Neighbors (1981)

4 mistakes

(1 vote)

Visible crew/equipment: When the families are eating dinner, Ramona says that John Belushi tried to pork her. When she says that line a boom mic appears in shot, above her head. Also, when Vic is talking about where he got the food, the boom pole is visible at the top right of the screen.

Visible crew/equipment: When Vic and Ramona are driving away after Earl gives them his car, the reflection of a studio light is visible in the car's left rear window. (01:22:30)

Continuity mistake: When Earl is invited into the house by Vic, it is still dark outside, probably wee hours of the morning. After what seems like only a few minutes inside the house, Earl leaves and it is light outside. (00:52:10 - 00:57:25)

Other mistake: After Earl and Vic tangle in the swamp, Earl staggers back to his house to discreetly use the basement shower, where he is shocked to find Vic already there and waiting for him, hiding in the dark behind the shower curtain. Both men are literally covered from head to toe in thick, muddy muck from the swamp. but there is no trace of mud (handprints, smears, etc) on the shower curtain nor in the clean, white shower; and, when Earl manages to chase Vic out of the basement, he leans heavily on the door for a moment after slamming it, which should have left a huge, muddy print on the door's clean, white surface. But, as Earl steps away, there is no muddy print on the door at all. (00:38:57 - 00:39:42)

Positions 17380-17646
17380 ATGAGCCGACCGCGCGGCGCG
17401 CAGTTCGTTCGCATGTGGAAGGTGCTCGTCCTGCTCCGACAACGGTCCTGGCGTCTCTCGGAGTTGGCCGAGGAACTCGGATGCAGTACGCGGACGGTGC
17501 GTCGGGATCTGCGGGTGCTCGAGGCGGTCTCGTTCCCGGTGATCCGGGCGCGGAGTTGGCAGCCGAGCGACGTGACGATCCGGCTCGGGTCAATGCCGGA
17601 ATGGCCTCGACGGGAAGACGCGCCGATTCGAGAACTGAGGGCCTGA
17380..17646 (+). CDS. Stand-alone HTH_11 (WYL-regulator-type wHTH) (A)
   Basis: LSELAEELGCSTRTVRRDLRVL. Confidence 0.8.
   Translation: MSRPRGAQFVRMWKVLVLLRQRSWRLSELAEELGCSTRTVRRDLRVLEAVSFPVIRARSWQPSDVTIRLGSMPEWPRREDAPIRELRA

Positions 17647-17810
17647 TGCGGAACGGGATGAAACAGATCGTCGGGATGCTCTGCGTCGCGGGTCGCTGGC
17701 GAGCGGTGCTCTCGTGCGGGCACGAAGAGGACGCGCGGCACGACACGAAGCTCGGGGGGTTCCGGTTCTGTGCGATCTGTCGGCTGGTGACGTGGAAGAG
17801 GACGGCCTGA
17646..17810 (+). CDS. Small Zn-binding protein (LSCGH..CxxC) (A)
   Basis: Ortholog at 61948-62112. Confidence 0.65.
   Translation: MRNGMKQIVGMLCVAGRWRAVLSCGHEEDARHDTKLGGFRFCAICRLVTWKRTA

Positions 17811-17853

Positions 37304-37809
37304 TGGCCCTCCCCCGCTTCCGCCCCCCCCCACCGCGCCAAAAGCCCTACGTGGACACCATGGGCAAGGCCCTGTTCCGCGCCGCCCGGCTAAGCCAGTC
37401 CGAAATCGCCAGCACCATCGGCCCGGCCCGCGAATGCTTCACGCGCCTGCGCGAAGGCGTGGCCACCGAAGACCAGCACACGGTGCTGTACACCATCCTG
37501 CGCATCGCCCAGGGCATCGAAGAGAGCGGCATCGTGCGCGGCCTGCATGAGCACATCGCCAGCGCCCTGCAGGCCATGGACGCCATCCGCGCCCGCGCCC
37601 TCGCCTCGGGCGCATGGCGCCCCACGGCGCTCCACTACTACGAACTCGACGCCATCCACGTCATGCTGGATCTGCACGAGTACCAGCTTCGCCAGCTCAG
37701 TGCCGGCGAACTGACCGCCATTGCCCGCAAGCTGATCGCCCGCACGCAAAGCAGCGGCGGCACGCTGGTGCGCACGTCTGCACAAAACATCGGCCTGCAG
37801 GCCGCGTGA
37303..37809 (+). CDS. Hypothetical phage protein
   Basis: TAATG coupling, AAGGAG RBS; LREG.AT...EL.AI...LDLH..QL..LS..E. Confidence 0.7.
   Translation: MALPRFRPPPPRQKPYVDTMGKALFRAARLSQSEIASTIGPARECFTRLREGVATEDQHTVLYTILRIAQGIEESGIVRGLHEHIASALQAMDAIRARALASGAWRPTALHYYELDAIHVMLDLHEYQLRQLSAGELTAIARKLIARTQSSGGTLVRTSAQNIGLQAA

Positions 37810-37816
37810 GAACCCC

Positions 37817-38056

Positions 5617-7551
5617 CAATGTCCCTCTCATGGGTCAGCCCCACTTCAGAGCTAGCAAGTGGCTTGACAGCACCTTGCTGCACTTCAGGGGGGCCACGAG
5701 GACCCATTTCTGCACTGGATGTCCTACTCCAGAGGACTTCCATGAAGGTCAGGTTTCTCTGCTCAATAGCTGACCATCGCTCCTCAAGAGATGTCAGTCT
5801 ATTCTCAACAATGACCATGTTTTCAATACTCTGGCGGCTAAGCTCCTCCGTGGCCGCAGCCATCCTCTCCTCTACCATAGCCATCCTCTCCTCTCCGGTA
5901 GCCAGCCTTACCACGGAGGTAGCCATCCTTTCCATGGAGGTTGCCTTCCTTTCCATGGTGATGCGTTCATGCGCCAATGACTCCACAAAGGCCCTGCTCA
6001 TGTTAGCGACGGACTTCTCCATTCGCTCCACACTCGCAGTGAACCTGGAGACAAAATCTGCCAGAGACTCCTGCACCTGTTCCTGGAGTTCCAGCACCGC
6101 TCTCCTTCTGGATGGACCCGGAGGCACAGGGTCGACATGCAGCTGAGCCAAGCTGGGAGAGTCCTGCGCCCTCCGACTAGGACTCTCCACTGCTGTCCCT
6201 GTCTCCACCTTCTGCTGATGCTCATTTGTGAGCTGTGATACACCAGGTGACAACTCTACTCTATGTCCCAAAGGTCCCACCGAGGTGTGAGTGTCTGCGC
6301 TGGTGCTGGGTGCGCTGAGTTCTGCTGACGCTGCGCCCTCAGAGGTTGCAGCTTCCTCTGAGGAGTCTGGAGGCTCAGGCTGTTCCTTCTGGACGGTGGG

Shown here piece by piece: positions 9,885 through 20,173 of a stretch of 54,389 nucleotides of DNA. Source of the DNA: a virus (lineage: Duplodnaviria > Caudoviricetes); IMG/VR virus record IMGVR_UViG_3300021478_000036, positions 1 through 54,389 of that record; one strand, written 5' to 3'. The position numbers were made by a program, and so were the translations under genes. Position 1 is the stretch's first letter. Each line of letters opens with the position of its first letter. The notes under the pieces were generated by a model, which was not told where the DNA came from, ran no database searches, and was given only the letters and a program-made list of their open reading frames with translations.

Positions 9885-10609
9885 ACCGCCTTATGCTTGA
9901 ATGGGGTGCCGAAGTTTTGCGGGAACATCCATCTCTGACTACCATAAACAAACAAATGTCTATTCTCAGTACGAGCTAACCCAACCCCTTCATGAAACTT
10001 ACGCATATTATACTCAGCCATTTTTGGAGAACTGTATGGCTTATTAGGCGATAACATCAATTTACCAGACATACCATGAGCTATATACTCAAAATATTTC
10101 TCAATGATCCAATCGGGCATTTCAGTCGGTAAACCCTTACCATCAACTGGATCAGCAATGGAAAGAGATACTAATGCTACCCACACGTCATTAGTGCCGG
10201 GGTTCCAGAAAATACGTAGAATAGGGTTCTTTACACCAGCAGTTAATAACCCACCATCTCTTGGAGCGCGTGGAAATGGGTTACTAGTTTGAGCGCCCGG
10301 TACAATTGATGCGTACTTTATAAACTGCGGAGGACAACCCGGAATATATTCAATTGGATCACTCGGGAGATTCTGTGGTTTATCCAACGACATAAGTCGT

Charles Austin Miller

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Trivia: The 1980 novel "Neighbors" by Thomas Berger (upon which this comic film is based) was actually a much darker and more serious psychological story about a reserved, unexceptional suburbanite going to war with his younger, less-inhibited new neighbors. In fact, the novel's lead character, Earl Keese (played by John Belushi in the movie), actually dies at the end of the book. The film adaptation attempted a lighthearted, almost slapstick approach to the story, allowing Earl Keese to survive and run away with his zany neighbors to pursue a happier life. Ironically, the movie's production was so chaotic (with temperamental conflicts and rampant drug use among the cast and crew) that John Belushi relapsed into heavy addiction and died of an overdose of cocaine and heroin less than four months after the film was released.

Charles Austin Miller

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